Iliesa Delana's life story which currently has captured the nation's imagination and its penchant for sports was started by an Englishman and fittingly enough, ended in London too.
Delana's gold medal win in the F42 high jump at the London Paralympics brings to an end the journey he first started 12 years ago. This brilliant chapter began while he was just a student of Cuvu College in Sigatoka where he met this Englishman who was in Fiji as a volunteer.
This anonymous volunteer from England had studied sports development and disabled athletes and it was he that encouraged Delana to take up sports. Delana was naturally a sports fanatic as attested to by former primary school mate Ronal from Sigatoka, who says that at Saint Joan Of Arc Primary School, he watched and played soccer with Delana who usually played with crutches and a wooden leg. He now belongs to a group of men who at one time held the nation in total awe with their exploits. The others before Delana were Victoria Cross winner Sefanaia Sukanaivalu, Windsurfing champion Tony Philps, golfer Vijay Singh and sevens rugby legend Waisale Serevi to name a few.
These gentlemen took on the world and became the best in their own right making sacrifices that far outweigh any accolades that may be heaped upon them. After witnessing the national outpour of pride that we rolled out to Delana, it can only be fittingly said that the same was done to Serevi, and so too, to the late Sukanaivalu, whose parade was more a solemn tribute to his greatness.
As noted by the late Philip Snow in his book, The Years of Hope, he witnessed the presentation of the Victoria Cross to Corporal Sukanaivalu's parents at Albert Park. As Snow noted, "His two aged parents had never left their island of Yacata for the capital before; they squatted meekly on the floor of the dias in the middle of the vast park while the Governor Alexander Grantham, bent over almost double in his tight white colonial governor's uniform to hand down the reward. Ratu Sukuna had previously read the citation on the microphone.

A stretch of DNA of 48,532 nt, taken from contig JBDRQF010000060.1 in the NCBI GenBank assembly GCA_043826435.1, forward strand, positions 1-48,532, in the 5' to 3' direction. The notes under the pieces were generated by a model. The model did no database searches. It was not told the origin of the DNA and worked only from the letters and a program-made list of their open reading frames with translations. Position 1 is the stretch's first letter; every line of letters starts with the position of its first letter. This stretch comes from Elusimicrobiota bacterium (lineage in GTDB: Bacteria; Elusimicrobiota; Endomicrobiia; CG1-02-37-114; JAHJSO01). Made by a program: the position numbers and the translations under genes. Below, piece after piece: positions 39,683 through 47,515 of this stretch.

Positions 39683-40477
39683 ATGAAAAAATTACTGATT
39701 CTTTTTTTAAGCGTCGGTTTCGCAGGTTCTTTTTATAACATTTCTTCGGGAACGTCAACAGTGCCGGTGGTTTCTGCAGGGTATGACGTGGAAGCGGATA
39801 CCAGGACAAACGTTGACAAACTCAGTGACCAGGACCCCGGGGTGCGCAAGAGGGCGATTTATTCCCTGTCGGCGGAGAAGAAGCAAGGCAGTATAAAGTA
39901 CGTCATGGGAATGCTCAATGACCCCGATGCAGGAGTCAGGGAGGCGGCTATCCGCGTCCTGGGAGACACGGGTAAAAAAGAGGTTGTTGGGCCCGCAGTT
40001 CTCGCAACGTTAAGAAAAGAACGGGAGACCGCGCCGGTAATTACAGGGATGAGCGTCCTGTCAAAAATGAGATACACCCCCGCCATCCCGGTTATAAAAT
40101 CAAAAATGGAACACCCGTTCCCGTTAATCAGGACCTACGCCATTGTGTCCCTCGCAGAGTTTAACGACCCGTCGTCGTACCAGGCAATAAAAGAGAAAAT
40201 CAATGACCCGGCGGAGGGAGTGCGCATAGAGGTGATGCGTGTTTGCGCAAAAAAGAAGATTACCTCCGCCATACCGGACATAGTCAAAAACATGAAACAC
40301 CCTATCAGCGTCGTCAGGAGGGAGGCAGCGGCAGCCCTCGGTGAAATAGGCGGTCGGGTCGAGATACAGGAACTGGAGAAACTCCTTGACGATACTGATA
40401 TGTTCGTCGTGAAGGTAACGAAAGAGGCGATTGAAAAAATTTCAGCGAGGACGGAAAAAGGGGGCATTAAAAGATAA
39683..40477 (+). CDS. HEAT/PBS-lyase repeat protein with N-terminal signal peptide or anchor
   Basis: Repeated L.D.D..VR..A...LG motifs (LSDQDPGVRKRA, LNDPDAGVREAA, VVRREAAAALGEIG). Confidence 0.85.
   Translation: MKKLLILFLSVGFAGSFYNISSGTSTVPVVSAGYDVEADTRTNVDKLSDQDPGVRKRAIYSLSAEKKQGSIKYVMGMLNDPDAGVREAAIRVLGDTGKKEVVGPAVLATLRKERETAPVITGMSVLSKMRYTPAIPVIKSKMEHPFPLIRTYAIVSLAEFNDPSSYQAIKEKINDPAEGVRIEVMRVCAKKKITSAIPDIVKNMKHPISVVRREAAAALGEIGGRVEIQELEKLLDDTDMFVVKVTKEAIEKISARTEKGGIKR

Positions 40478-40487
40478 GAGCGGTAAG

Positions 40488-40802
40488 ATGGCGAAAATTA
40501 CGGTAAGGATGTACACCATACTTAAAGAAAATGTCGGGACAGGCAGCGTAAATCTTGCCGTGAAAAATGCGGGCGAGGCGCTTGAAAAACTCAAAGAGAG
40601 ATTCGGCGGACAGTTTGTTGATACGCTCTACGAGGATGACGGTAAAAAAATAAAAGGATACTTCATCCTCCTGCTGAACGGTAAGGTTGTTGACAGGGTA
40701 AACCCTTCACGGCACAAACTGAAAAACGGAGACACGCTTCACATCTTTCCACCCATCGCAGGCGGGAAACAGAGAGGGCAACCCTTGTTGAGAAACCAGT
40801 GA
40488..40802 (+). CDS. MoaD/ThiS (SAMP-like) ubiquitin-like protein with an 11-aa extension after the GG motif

The troops marched past in the longest display to be seen in Fiji until very recent times, when the army is reported to have built up to proportions that are questioned."
And as for Serevi, he was widely celebrated every time Fiji won the Hong Kong Sevens and later when as a player and captain, won the Melrose Cup in 1997 and in 2005. There were many victory ceremonies, public marches and public holidays.
The grandeur of what these men were accorded was also given to Delana earlier this week and it was only made more memorable with the new found aspiration and strength he has given to the people of Fiji, especially the group that he represents - the people living with disabilities.
As mentioned by the President Ratu Epeli Nailatikau, Delana's achievement is hoped to be a paradigm shift in opinions and perceptions of the capabilities of people living with disabilities in Fiji.
The whole world too has admitted that this year's Paralympic Games is its biggest and most high profile ever, and with it, brought about shift in attitudes towards disability in general.
It is hoped that Delana's feat of bringing in the first ever gold medal from any Olympic event, will only serve as inspiration to other athletes, be it able-bodied or disabled athletes, that the insurmountable is not insurmountable anymore.
Just like when Delana received the news on the eve of the 2008 Beijing Paralympics that his high jump event was scrapped.
He continued to persevere despite this major setback, especially after he had worked hard in qualifying for Beijing.
On top of this, his search for financial backing and sponsor was equally heartbreaking as losing the chance to compete in Beijing.
The challenge of finding money to pay for his transport to and from training is well documented and also the sacrifice of leaving his family behind in Sigatoka to pursue his dreams in athletics. He put all that disappointment behind and with his mentor Freddy Fatiaki they kept their focus and looked forward to London 2012.
He put in the extra yards by pitting himself against able bodied athletes, especially the Coca Cola Games athletes competing against them.
On the regional level he quietly qualified for London through regional meets and when he got to London and against all expectations, he achieved the implausible.
For every generation of men there comes a time when one rises above the rest, and Delana is one of those men.